Saturday, May 20, 2017

Read About It: Exemplifying the Power and the Passion, Midnight Oil Still Burns Bright on a Tough Night -- Chicago Concert Review

Concert Review

Midnight Oil
w/ opening act Boytoy
The Vic, Chicago
May 18, 2017

"Sometimes you're shaken to the core 
Sometimes the face is gonna fall 
But you don't give in"
-- "Sometimes" - Midnight Oil

For me, Midnight Oil's return to Chicago should have been a completely exhilarating affair.

I have loved the Australian band for 30 years, as 1987's great "Beds are Burning" single--and soon after, the entirely fantastic Diesel and Dust album--was my entrĂ©e, as conceivably for many American fans, although that was actually Midnight Oil's 6th album. (Their self-titled debut came out in 1978.) 

Though I loved their next two albums, Blue Sky Mine and Earth and Sun and Moon, and bought not only everything that followed them, but almost all of the earlier ones, I never noted a reasonable chance to see Midnight Oil live during their "heyday."

While stateside popularity had waned, the band continued to put out (pretty darn solid) albums until 2002's Capricornia. The year prior gave me my first chance to catch Midnight Oil in concert, at the Rave in Milwaukee with about 50 other fans.

I would also see them in 2002 at Chicago's House of Blues and on a 4th of July Taste of Chicago bill.

Then they disappeared, with the band's hulking lead singer Peter Garrett entering Australian politics. He would serve in a variety of appointed and elected positions from 2004 to 2013. (See his personal Wikipedia bio.)

I continued to love Midnight Oil's canon, which combines politics, activism and humanitarianism with hard charging rock 'n roll better than almost anyone. (They were slotted in at #22 among my favorite rock acts ever, and in my most-ever read post on the 100 Best Alternative Bands of the Past 25 Years--compiled in 2012--I placed them 8th.)

Via YouTube, I became aware that the band did some Australian benefit shows in 2009, and with Garrett's retirement from politics, suggestions of a reunion tour started to swirl last year.

Especially with 2016 having seen a plethora of passings of cherished musicians, and then the election of Donald Trump, news earlier this year that Midnight Oil was hitting the road and playing Chicago's Vic Theatre on May 18 couldn't have been any more welcome.

And with four prime reserved balcony seats at the typically General Admission venue, accompanied by three music-loving pals--Paolo, Dave and Brad--I was so looking forward to seeing Midnight Oil.

Particularly as clips and setlists from earlier tour stops seemed great; the band was changing things up every night, playing songs from throughout their entire catalog, and I enjoyed Spotifamiliarizing myself with tunes I didn't know or well-recall.

But on Thursday morning, I awoke to the terrible news that Soundgarden's Chris Cornell had died, taking his own life just hours after a concert in Detroit. I loved Soundgarden and had seen them multiple times in recent years, also with Paolo and Dave.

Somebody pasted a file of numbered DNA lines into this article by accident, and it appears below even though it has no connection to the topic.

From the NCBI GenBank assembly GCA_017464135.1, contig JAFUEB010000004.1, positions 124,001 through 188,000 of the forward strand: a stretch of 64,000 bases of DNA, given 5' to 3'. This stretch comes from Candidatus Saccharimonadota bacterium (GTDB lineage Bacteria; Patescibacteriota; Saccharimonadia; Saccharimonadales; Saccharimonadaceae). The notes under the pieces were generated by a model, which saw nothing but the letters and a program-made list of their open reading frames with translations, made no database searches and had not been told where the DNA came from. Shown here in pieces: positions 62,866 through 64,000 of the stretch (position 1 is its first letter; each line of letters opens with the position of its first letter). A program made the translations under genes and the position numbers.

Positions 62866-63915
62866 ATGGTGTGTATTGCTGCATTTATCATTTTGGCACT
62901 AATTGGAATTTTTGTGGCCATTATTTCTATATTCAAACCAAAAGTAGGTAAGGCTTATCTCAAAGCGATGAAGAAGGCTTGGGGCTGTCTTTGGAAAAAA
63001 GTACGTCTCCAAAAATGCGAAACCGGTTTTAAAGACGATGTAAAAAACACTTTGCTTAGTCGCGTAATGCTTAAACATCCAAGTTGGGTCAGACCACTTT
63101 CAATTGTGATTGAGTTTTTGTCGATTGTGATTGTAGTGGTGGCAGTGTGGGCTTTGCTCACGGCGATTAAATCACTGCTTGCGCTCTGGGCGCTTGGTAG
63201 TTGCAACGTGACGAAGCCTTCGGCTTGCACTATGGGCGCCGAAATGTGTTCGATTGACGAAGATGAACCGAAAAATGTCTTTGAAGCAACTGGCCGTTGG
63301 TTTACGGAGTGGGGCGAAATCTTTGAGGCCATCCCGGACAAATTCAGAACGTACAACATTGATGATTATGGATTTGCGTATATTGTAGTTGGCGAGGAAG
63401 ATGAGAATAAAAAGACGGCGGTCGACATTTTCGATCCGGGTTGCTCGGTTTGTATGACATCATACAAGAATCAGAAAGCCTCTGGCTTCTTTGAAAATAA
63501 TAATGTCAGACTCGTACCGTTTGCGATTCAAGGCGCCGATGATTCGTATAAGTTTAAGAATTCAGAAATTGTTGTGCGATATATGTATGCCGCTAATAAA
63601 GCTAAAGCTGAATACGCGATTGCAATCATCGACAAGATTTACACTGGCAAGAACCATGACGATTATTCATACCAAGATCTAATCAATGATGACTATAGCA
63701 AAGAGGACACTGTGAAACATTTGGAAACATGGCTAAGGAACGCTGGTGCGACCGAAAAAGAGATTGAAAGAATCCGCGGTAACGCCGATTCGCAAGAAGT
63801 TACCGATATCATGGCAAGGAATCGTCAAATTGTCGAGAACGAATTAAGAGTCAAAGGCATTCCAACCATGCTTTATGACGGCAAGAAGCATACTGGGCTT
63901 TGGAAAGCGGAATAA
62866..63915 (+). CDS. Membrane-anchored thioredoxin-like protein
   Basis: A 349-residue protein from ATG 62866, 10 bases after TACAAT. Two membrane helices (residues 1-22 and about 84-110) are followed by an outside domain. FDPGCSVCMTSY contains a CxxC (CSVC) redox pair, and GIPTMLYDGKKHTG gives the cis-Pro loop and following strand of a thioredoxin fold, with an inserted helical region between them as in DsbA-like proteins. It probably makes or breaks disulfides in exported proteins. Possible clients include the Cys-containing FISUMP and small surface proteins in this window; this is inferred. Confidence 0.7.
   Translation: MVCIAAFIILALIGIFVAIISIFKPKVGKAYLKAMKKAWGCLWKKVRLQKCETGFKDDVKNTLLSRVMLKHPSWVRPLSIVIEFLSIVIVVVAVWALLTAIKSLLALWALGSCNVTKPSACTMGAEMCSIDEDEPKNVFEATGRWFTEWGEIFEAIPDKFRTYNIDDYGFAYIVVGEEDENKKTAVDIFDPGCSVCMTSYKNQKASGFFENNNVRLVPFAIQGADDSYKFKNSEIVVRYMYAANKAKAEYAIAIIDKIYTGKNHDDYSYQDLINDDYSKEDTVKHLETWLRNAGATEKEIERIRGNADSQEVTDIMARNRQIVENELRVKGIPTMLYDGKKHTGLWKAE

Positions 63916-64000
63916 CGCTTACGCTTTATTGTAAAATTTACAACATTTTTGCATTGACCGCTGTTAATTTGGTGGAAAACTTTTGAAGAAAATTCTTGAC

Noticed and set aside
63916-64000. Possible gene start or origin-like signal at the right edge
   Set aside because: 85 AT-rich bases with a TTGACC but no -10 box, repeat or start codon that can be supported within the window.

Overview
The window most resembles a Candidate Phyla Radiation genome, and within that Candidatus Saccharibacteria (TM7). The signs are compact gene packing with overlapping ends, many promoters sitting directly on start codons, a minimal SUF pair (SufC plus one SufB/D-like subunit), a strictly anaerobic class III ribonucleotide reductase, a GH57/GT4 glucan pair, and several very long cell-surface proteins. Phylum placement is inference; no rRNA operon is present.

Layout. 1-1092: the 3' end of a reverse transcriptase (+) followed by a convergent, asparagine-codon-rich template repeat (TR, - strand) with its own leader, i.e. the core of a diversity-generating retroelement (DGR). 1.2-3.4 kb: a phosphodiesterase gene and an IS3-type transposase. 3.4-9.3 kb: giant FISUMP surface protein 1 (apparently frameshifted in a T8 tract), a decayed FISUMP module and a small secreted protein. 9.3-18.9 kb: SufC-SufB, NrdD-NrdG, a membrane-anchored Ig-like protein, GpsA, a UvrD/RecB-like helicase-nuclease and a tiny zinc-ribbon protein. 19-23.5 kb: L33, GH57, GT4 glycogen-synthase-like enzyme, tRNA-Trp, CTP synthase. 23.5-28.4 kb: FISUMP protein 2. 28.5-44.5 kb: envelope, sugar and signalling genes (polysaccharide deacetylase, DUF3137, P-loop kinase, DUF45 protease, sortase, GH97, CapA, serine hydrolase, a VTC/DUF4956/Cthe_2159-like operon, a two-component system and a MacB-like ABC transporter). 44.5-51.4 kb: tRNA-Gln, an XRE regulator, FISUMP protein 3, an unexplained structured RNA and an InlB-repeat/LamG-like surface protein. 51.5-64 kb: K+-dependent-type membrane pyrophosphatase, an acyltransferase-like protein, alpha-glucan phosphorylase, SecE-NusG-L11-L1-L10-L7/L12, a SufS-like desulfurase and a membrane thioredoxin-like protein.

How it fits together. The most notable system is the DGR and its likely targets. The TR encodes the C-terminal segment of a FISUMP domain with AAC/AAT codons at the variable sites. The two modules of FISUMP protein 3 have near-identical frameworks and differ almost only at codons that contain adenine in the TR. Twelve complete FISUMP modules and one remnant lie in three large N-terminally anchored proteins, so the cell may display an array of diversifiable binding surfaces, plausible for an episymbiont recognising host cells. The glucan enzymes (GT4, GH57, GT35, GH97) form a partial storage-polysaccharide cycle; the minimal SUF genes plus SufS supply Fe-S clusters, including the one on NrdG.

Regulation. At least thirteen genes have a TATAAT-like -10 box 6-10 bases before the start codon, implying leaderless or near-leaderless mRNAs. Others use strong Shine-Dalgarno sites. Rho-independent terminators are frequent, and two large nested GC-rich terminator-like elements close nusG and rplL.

I had also seen Soundgarden years ago, and Cornell on his own and with Audioslave. He is probably the most gifted rock singer I've ever heard.

Thus, while still greatly looking forward to seeing Midnight Oil, my ebullience was considerably muted.

And yet they still delivered a show as good as I could have wanted.

Though now into their 60s, the band members--held over from the prime years--are still in fine form; first-rate musicians all.

And Garrett remains one of the most singular front men in rock history, a rather kinetic skyscraping dervish whose passions remain emotively honest in his powerful voice.

Despite doing my homework, I still found myself largely unfamiliar with half of the show's first 10 songs (see the setlist on, not that they didn't all sound good.

It was only after the show that Brad revealed that Midnight Oil had opened by playing an album in full:

1982's 10,9,8,7,6,5,4,3,2,1, from which I well-knew tunes like "Read About It," "Short Memory" and "Power and the Passion," but not several of the album tracks.

I actually like that the band had surprised me despite my studying earlier setlists, and even though a subsequent 5-song acoustic grouping with a few more relatively esoteric songs--"Ships of Freedom," "Spirit of the Age"--did have me wishing for a bit more ear candy, the blitz of prime Oils that did come proved all the more righteous.

"The Dead Heart," "Beds Are Burning," "Blue Sky Mine" and "Dreamworld" sounded as good as ever to close out the main set (see video below), and after three more rockers to begin the encores, the wondrous closer "Sometimes"--partially quoted at top--perfectly capsulized a show that was majestically therapeutic, even if not quite as exhilarating as expected given the circumstances.

And as the houselights came up, so too did Soundgarden's "Black Hole Sun" (on the PA, not played by Midnight Oil; I was somewhat surprised Garrett hadn't mentioned Cornell, but I guess he was content to let the music do the talking).

I really wish Midnight Oil followed Thursday's Chicago show by playing tonight in Milwaukee, as I would love not only to see them again, but possibly hear things like "Warakurna," "Bullroarer," "Hercules," "King of the Mountain" and others that may have been eschewed for the rare album playthrough.

But on a night when a lesser band could have kept me wallowing in sadness for the loss of Cornell, the tragedy for his family, the steady erosion of heroes of my youth and the dearth of truly great new rock 'n roll, Midnight Oil came back to reiterate their brilliance.

And the power, and the passion, to truly enlighten and enrich lives like mine.

Even--or perhaps especially--on the not so good days.

Here's a clip of "Beds are Burning" from Thursday night, posted by YouTube user named Rod MacQuarrie.

1 comment:

Ken said...

A wonderful tribute to the healing power of rock.